I don't draw a distinction between students rather than parents signing a statement of faith. This Constitution prohibits statements of faith, but endorses classroom prayers. Many homeschool groups do the opposite, which is counterproductive rather than productive.--Aschlafly 22:28, 2 October 2008 (EDT)
Aschlafly, I've never been involved with a group which didn't have a statement of faith but still included Christian prayer. I'd be very interested in hearing more of your views on this, especially the counterproductive/productive point you make above. Can you explain a little more of what you mean? I'm always interested in learning more about organizing and running homeschooling groups. No need to reinvent the wheel when someone else has it all figured out! --Hsmom 20:44, 3 October 2008 (EDT)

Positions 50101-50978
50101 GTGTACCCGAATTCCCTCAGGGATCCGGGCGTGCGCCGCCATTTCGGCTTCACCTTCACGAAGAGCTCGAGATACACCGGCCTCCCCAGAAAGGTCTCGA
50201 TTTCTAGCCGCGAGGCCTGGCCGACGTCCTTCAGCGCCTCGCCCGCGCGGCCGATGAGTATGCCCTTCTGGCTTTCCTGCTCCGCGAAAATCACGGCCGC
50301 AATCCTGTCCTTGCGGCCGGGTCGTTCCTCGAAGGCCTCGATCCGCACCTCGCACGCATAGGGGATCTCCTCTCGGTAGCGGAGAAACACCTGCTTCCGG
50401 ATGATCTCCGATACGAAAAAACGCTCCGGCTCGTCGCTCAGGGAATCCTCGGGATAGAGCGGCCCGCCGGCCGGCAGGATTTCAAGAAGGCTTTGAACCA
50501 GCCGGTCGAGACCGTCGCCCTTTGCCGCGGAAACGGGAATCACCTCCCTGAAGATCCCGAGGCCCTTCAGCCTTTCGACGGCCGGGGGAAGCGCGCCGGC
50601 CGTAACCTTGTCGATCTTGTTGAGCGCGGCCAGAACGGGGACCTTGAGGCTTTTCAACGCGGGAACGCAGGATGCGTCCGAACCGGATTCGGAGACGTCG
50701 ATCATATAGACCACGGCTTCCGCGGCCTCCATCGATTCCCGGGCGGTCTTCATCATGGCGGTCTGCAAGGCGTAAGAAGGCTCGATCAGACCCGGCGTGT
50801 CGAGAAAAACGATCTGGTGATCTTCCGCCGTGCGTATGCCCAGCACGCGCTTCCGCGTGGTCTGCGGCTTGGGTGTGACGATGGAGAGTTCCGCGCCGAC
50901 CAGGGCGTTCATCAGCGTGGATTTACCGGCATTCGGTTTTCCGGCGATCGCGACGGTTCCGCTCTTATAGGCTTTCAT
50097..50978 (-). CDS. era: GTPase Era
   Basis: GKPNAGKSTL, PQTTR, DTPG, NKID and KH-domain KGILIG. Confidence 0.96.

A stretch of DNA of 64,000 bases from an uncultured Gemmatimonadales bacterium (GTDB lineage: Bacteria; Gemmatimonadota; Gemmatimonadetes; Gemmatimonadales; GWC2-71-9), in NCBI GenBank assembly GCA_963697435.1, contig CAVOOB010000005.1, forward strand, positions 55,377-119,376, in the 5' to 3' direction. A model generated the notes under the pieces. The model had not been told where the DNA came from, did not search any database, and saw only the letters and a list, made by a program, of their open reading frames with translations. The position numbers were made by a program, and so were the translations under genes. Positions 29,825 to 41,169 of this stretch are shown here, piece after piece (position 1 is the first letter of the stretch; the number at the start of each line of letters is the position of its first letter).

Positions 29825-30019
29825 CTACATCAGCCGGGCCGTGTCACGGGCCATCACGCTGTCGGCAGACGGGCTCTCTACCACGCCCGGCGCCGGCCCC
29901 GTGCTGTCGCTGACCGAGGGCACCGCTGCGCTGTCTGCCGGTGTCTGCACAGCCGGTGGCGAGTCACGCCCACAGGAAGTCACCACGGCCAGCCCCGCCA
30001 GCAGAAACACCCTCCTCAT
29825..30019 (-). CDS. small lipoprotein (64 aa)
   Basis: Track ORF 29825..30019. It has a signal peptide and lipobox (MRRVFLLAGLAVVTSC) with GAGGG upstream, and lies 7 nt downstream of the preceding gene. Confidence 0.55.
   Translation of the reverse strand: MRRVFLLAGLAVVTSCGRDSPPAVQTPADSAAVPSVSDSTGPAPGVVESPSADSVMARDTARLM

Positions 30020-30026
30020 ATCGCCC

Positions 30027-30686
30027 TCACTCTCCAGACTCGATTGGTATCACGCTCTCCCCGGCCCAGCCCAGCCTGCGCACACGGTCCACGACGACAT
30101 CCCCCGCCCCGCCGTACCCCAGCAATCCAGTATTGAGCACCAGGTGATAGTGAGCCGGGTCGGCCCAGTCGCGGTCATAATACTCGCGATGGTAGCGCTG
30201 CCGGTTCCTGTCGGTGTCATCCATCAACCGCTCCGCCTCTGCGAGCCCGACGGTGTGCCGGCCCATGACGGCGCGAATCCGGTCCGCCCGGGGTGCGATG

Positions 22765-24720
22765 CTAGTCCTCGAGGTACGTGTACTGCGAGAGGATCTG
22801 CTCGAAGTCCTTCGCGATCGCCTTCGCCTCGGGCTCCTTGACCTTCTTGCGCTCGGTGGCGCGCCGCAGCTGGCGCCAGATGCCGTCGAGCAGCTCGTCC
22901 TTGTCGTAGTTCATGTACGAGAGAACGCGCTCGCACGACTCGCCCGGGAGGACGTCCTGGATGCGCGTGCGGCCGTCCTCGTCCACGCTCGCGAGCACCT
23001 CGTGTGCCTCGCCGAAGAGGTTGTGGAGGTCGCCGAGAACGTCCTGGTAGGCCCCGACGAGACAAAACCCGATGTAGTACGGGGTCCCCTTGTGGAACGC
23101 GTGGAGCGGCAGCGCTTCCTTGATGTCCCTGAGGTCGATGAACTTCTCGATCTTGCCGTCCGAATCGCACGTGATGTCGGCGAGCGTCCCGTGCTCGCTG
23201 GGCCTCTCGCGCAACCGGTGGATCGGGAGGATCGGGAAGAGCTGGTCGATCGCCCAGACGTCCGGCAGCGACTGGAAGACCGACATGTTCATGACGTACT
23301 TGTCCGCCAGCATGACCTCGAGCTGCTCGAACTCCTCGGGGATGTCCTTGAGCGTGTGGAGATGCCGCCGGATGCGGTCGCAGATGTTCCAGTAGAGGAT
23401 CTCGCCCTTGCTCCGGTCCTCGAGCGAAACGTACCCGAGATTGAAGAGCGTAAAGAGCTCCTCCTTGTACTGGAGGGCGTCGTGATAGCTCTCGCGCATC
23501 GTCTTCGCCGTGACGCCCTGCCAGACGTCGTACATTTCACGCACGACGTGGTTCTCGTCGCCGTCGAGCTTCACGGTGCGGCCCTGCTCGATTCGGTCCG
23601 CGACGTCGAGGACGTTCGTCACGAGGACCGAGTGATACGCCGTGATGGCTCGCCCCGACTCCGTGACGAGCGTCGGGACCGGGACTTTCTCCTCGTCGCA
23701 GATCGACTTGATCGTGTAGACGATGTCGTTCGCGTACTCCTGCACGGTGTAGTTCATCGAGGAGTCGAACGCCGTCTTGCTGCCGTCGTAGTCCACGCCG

I don't have a statement of faith but do have classroom prayer. Most public schools took the same approach for most of our nation's history. The largest St. Louis homeschooling group takes that approach now. It may well be that you've "never been involved" with such a group, but it's the most logical approach and is a proven success.
The opposite approach -- to require a statement of faith and yet NOT have classroom prayer -- is obviously the worse of both worlds. It's worse than even preaching to the choir; it's limiting the group to a choir and then banning preaching to it! Yet that is how misguided some homeschool groups can be, and they often end up collapsing when they go down that road.--Aschlafly 16:04, 5 October 2008 (EDT)

Article II: Curriculum. I am assuming here that you are writing this for a group which offers classes to homeschoolers?